It takes a space mission to catch a space mission – so runs the theory behind ESA’s Active Debris Removal project, aimed at retrieving inert satellites from Earth orbit to reduce debris levels. But will a test mission be needed first to prove the many new technologies and concepts required?
In an unusual move for ESA, the Agency’s Clean Space initiative – addressing environmental protection for both Earth and space – staged a debate on the subject, part of the groundwork for a proposed Active Debris Removal mission, called e.Deorbit.
“The debate was the idea of Clean Space manager Luisa Innocenti, seeking a more definitive answer to the question of whether a predecessor mission for e.Deorbit is essential,” explained Jessica Delaval of Clean Space.
“It was staged like an actual debate at ESA’s Concurrent Design Facility at the ESTEC technical centre in Noordwijk, the Netherlands. We had two teams putting forward the different views speaking before an audience, overseen by a chairman.
“It turned out to be a very educational and enjoyable way to cover the various issues involved.”
To IOD or not to IOD, that is the question
Around 5000 space launches since 1957 have led to an orbiting population of more than 22 000 trackable objects larger than a coffee cup. Only about 1100 of these are working satellites – the other 95% are space debris.
Leftover fuel or batteries inside old satellites can be driven to explode by remorseless orbital sunlight, spawning debris clouds. The only sure way to stop debris levels climbing is to remove complete satellites or related items such as launcher stages before they fragment.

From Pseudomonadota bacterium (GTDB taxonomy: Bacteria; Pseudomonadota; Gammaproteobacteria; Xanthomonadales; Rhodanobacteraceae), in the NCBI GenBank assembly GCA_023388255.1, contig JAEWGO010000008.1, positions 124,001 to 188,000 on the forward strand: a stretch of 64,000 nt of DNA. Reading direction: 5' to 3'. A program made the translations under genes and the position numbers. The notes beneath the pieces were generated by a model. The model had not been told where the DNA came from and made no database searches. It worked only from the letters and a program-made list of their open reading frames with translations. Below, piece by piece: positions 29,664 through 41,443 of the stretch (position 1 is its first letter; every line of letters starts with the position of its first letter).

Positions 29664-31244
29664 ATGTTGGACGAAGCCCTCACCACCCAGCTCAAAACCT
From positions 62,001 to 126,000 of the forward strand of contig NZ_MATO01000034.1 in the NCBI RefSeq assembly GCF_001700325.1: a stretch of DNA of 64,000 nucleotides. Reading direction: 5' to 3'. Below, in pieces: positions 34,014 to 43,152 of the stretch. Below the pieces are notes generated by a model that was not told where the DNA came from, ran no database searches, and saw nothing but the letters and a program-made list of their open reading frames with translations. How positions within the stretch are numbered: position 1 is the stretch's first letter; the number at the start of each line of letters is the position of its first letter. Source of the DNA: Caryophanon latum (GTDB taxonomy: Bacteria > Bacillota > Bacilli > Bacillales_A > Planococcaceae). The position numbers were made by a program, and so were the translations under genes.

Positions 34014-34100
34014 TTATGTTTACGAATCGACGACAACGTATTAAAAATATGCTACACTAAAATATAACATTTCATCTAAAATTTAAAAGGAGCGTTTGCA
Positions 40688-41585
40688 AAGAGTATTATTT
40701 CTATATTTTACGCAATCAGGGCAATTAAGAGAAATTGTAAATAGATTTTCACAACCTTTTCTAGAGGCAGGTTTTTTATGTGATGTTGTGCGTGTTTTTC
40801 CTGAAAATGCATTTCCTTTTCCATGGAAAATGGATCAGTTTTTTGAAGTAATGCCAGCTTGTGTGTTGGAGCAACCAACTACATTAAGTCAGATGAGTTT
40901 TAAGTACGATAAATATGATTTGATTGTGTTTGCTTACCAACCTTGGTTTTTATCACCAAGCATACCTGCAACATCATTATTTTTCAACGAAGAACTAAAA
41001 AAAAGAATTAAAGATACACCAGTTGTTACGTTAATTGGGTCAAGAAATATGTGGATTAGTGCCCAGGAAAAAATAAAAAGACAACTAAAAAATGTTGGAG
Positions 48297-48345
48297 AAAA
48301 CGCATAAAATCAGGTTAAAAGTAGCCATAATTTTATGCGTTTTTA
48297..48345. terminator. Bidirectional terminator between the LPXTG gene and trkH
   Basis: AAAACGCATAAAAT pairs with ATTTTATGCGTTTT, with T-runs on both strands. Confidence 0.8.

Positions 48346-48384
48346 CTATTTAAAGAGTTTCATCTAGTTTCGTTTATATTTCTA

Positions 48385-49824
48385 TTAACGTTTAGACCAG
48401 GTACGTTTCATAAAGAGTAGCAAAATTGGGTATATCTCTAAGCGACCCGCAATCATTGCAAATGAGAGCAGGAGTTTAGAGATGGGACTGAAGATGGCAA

Setting a satellite to capture another, uncooperative satellite is a formidable technical and operation challenge, however, in terms of automating guidance, navigation and control, devising a reliable capture method and coming up with a safe method of guiding the conjoined satellites back into Earth’s atmosphere to meet their fiery end.
The question is whether this shopping list of innovation is sufficiently difficult that an initial, smaller ‘in-orbit demonstration’ (IOD) mission is required first.
Examples of IOD missions include ESA’s 2009-launched Proba-2 minisatellite – demonstrating imaging technologies for the future Solar Orbiter mission – and the coming LISA Pathfinder satellite, flight-testing a suite of systems for a proposed gravitational-wave detection mission.
A team involved with ESA’s Proba family of missions spoke in favour of an IOD, with another represented by the CDF’s eDeorbit study team and system engineer opposed. The debate was chaired by Jack Bosma, the recently retired ESA Inspector General, attended by a mixed audience ranging from young graduate trainees to technical section heads.
Technology versus time
The arguments for centred around the fact that so much of the necessary technology for e.Deorbit is new and untested, from the guidance algorithms and sensors needed to catch a tumbling body to the uncertain method of capture to be used: would a net or grappling arms be preferable? How about a harpoon or contactless ion beam?
The prospect of failure is high enough that an IOD is the logical and safest way to proceed, the Proba team argued. An IOD would also allow the complex systems and operations processes involved in realising the e.Deorbit mission before they would have to see action ‘for real’.
The argument against came down to the high cost of a preliminary IOD mission: not just in terms of budget but actually time. By delaying the actual e.Deorbit mission from performing its duty – removing a dead satellite from a very busy orbit, where it runs the constant risk of being hit by other debris and spawning a new debris cloud – an IOD end up making a bad problem worse.
The audience had a wide variety of questions to put to both teams during what turned out to be a very lively debate, with the chairman drawing on his many years of engineering experience and knowledge of ESA management.
The outcome? A draw was the general opinion. The audience came out best, receiving one of the best insights into the pros and cons of in-orbit demonstrators they are likely to get.